Effective (or at least fun) New Year Eve's Rituals

Effective (or at least fun) New Year Eve's Rituals

By Andrea Mejía

Click aqui para español- >Rituales de Año Nuevo Efectivos (o al menos divertidos)

We cannot assure that they are effective, but it sure is fun to take part in some of the holiday season rituals. In many Latin American countries, it’s customary to follow these together as a family during the end of the year celebrations.

In some cases, people truly believe that following the rituals attracts good fortune and, in some cases, people just follow a tradition that no one questions anymore. New Year's Eve is a perfect opportunity to carry out the rituals since the date symbolizes a passage from the old year to the new one as a cycle ends and we plan for the future. So, it makes sense to think that this moment of transition is appropriate for ceremonies to attract good fortune and positive vibrations to our lives.

A popular ritual is to receive the New Year wearing yellow or red underwear, which is done to attract passion, love, and money in the upcoming year. Some people attract good luck by adding a gold ring inside the champagne glass for the toast.

If you see dozens of people running around the block at midnight pulling their travel bags, fear not. They are not running for their lives or leaving their spouse. They are partaking in an old tradition that augurs lots of traveling if you do it right after midnight on New Year’s Eve. This crazy ritual is a favorite of mine.

There will be grapes on New Years' Eve, 12 for each person who will eat them at every stroke of the clock while making a wish for each of the 12 months of the upcoming year. In many countries the burning of the "Año Viejo," a dummy made with old clothes and stuffed with straw, wood chips, sawdust and fireworks, takes place right at midnight. This is a ritual of purification to disperse the bad luck and negative energies, and to symbolize leaving behind anything bad that took place during the year ending.

My aunt used to make me write on a piece of paper all the negative things that happened to me during the year and we added the piece of paper to the "Año Viejo."

There are many other rituals, some funny and crazy and some more solemn, like lighting white candles, taking herbal baths, or simply making a list of resolutions for the new year.

There is no guarantee that wishes will come true, or that things will happen, but the wishful thinking and the crazy rituals cannot take away the fun of celebrating during the holidays. This way of celebrating makes the holiday season a more magical time.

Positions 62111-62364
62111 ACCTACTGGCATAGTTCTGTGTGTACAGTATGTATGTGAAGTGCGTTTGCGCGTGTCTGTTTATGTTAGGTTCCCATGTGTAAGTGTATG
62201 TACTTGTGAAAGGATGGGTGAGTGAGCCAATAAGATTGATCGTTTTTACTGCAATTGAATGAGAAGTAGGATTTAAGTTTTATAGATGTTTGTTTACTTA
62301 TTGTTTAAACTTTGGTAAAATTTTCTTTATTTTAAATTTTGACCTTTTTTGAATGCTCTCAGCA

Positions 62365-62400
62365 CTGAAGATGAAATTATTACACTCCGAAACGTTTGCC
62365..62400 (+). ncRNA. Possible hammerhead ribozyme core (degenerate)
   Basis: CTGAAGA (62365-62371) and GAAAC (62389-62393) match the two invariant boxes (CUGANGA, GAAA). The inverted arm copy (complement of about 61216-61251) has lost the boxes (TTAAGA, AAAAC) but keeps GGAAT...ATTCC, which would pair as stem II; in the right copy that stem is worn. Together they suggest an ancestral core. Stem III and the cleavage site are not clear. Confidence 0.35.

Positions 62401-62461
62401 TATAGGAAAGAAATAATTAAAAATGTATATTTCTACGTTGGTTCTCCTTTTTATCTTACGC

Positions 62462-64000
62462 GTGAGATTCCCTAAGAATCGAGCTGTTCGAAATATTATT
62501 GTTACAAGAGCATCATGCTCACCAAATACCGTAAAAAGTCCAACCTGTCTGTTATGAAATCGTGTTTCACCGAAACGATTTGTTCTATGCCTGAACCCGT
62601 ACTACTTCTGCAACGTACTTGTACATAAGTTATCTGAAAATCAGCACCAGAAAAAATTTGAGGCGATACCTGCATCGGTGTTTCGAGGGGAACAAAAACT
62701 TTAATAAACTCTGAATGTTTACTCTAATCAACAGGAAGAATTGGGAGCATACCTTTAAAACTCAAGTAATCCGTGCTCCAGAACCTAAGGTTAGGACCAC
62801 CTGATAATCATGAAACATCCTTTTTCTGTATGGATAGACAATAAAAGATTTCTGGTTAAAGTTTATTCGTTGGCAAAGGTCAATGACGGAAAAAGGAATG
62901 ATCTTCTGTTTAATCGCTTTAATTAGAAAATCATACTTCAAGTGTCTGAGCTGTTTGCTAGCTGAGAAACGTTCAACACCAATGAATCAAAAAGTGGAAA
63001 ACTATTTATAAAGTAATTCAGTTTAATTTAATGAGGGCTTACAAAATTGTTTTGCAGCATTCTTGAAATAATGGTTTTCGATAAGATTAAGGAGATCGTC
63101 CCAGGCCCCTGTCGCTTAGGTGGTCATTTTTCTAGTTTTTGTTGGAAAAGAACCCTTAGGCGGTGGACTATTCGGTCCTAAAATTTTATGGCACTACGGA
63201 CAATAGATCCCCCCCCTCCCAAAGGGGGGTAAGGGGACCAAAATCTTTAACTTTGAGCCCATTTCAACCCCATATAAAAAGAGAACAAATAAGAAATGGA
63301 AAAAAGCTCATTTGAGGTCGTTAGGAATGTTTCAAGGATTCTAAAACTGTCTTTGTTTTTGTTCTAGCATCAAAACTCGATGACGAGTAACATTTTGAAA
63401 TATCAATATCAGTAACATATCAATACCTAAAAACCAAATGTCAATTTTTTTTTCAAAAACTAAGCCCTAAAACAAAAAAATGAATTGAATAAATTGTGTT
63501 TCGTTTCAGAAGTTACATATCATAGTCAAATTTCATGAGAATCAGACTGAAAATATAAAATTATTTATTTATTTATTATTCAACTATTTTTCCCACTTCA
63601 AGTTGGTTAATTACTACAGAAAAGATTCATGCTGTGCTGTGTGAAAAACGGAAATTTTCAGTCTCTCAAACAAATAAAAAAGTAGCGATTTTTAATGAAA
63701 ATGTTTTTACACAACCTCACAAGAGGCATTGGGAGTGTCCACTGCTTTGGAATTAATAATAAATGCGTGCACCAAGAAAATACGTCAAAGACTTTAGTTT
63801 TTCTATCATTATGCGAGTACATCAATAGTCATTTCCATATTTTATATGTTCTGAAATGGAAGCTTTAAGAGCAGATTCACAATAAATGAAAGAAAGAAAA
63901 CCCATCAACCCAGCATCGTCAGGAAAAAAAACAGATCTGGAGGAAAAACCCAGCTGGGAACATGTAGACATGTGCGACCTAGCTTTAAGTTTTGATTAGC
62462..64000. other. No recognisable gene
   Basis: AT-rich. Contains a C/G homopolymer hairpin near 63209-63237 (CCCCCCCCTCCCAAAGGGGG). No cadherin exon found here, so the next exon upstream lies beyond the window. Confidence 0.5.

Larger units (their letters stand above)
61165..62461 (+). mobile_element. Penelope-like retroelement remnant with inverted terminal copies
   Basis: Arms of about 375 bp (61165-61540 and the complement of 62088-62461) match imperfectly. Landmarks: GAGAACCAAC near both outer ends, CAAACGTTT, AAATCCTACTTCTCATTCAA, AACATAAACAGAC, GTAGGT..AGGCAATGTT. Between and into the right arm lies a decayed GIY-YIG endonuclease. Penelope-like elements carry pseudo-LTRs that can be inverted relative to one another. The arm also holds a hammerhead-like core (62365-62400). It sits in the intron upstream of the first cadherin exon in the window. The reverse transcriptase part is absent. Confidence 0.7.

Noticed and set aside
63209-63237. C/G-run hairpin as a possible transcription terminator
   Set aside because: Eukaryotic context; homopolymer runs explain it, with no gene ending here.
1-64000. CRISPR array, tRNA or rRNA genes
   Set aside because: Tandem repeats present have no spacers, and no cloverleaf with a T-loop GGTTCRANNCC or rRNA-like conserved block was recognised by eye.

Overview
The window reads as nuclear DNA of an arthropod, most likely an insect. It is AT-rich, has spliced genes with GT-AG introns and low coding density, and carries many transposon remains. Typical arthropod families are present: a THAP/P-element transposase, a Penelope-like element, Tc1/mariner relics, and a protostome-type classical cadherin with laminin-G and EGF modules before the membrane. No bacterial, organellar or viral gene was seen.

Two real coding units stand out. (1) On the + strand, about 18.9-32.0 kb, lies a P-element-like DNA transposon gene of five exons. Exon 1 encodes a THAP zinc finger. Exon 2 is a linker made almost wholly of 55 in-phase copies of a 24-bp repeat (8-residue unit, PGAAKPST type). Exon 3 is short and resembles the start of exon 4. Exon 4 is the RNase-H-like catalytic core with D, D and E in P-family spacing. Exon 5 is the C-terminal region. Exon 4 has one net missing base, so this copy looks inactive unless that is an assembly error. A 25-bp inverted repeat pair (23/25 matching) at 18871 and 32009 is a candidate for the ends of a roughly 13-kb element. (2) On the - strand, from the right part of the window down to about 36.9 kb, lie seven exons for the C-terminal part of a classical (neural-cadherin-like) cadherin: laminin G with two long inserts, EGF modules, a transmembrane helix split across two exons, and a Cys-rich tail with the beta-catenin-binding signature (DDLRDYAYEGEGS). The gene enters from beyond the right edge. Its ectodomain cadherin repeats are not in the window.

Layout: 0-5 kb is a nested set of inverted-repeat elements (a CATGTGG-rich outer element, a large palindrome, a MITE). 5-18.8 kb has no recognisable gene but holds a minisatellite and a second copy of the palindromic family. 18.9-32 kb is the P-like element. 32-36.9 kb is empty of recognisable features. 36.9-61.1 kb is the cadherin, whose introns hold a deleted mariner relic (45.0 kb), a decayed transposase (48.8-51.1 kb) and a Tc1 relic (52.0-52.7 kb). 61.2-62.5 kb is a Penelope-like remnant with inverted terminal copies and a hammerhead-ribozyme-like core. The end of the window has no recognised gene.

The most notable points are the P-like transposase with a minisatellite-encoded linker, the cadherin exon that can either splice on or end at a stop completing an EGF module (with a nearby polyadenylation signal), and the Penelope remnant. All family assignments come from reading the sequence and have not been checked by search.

Merry Christmas and Happy 2019 for everyone!

Andrea Mejia

Writer/Escritora

Better Living/Vivir mejor

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Publisher's Note

Mixing Traditions

It is no cliché. New Orleans has a wonderful mix of traditions that add to the charm of this amazing city. With the holidays in full-swing, we can enjoy holiday-centered, free events like simple walks around traditional neighborhoods to see the elaborate Christmas decorations, Caroling in Jackson Square, attending the gospel and jazz concerts at St. Louis Cathedral and St. Augustine Church, watching the technological light display during Luna Fête, and visiting the beautifully decorated hotel lobbies in town, among others.

 There is one tradition in Louisiana that is so unique and that I hope to experience this year: The Bonfires on the Levee. Just thinking about seeing the pyres, the fireworks display and its reflection on the river during a cold night and having a warm drink while learning about this tradition from our River Parishes' neighbors sounds like an amazing way to soak in some of the culture around us.

Though the original purpose of the bonfires is unconfirmed, fitting the storyline of Papa Noel following the lights on a pirogue being pulled down river by alligators to deliver presents is such a tale. It involves a mix of many elements that are unique to the culture that has shaped the city of New Orleans.

I just love being able to experience different traditions and learning about the ways diverse groups of people who have made New Orleans their home, celebrate the holidays

Happy Holidays!